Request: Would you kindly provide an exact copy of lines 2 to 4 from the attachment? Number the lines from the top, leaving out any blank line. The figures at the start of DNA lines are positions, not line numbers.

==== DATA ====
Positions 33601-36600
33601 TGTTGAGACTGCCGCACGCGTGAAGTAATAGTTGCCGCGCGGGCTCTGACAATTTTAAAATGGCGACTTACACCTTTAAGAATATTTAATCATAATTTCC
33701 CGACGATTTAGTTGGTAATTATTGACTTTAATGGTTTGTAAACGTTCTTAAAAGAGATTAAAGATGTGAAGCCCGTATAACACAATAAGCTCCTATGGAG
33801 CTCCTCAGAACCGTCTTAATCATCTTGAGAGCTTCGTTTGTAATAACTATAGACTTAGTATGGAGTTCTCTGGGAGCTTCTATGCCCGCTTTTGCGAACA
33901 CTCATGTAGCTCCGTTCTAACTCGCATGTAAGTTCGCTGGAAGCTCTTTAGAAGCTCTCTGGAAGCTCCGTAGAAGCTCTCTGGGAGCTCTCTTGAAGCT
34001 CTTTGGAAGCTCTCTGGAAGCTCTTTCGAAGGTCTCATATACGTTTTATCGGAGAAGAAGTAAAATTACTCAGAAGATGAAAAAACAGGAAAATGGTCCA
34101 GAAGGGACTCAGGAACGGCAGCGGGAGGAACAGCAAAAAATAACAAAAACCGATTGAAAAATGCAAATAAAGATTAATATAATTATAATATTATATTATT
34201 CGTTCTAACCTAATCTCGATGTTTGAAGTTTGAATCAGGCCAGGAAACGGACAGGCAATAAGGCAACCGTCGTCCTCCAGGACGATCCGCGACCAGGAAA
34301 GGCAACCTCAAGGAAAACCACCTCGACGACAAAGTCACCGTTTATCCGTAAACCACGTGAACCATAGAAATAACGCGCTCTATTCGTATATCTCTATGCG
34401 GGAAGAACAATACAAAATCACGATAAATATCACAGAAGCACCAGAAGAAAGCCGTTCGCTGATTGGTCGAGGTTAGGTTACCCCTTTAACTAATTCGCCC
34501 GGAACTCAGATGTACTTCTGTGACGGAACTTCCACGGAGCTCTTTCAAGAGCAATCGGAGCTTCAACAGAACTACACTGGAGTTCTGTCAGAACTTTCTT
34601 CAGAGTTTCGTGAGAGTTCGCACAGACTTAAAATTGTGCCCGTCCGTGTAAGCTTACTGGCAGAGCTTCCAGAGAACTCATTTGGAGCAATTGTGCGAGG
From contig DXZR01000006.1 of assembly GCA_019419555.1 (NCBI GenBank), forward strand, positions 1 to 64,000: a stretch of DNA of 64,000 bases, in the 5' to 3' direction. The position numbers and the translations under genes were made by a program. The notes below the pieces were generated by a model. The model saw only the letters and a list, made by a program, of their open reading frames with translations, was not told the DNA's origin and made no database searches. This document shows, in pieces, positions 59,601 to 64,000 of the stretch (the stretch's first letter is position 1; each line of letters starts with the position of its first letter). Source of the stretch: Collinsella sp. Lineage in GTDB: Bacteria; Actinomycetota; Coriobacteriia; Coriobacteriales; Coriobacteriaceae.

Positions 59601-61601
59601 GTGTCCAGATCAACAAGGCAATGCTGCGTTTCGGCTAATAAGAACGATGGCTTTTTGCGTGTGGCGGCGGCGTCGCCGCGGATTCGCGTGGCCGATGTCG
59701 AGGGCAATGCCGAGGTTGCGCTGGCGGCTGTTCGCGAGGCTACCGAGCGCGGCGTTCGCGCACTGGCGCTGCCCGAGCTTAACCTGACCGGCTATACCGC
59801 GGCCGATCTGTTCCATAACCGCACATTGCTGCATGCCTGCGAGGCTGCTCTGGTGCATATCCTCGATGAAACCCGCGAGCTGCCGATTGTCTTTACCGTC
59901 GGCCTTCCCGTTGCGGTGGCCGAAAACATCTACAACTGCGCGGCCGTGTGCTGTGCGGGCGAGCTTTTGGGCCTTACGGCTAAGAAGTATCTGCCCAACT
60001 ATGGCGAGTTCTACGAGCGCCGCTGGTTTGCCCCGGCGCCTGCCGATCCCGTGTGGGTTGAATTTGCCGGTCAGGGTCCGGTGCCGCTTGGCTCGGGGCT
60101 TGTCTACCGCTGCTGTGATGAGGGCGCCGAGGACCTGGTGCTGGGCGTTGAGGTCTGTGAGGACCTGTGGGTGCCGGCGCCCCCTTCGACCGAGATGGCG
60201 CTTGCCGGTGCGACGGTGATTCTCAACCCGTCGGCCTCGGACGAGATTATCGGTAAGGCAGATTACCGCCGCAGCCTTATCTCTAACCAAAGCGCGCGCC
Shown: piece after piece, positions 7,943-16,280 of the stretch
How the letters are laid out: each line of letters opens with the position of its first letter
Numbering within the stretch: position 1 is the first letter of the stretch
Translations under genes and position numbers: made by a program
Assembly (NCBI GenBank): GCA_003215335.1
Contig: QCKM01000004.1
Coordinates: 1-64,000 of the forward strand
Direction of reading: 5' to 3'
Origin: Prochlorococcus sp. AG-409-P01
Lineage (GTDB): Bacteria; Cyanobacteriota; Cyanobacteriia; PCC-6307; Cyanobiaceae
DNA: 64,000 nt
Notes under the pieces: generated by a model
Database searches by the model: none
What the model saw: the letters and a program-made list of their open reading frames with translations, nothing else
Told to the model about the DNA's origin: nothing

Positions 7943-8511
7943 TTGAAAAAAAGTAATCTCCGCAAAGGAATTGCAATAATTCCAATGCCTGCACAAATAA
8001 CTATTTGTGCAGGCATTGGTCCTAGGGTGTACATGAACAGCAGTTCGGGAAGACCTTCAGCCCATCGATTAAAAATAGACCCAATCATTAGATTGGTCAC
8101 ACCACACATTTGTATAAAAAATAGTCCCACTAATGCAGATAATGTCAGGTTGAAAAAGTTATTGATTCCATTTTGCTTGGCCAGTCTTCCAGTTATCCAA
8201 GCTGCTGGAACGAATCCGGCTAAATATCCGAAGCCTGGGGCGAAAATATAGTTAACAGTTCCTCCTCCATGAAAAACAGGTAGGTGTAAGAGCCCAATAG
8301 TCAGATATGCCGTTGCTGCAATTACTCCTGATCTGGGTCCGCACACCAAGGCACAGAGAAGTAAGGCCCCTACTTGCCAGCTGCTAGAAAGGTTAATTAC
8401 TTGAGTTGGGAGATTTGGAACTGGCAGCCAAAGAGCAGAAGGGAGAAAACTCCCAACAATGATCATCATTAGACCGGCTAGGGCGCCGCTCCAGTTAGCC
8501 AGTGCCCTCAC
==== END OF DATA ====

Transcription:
33601 TGTTGAGACTGCCGCACGCGTGAAGTAATAGTTGCCGCGCGGGCTCTGACAATTTTAAAATGGCGACTTACACCTTTAAGAATATTTAATCATAATTTCC
33701 CGACGATTTAGTTGGTAATTATTGACTTTAATGGTTTGTAAACGTTCTTAAAAGAGATTAAAGATGTGAAGCCCGTATAACACAATAAGCTCCTATGGAG
33801 CTCCTCAGAACCGTCTTAATCATCTTGAGAGCTTCGTTTGTAATAACTATAGACTTAGTATGGAGTTCTCTGGGAGCTTCTATGCCCGCTTTTGCGAACA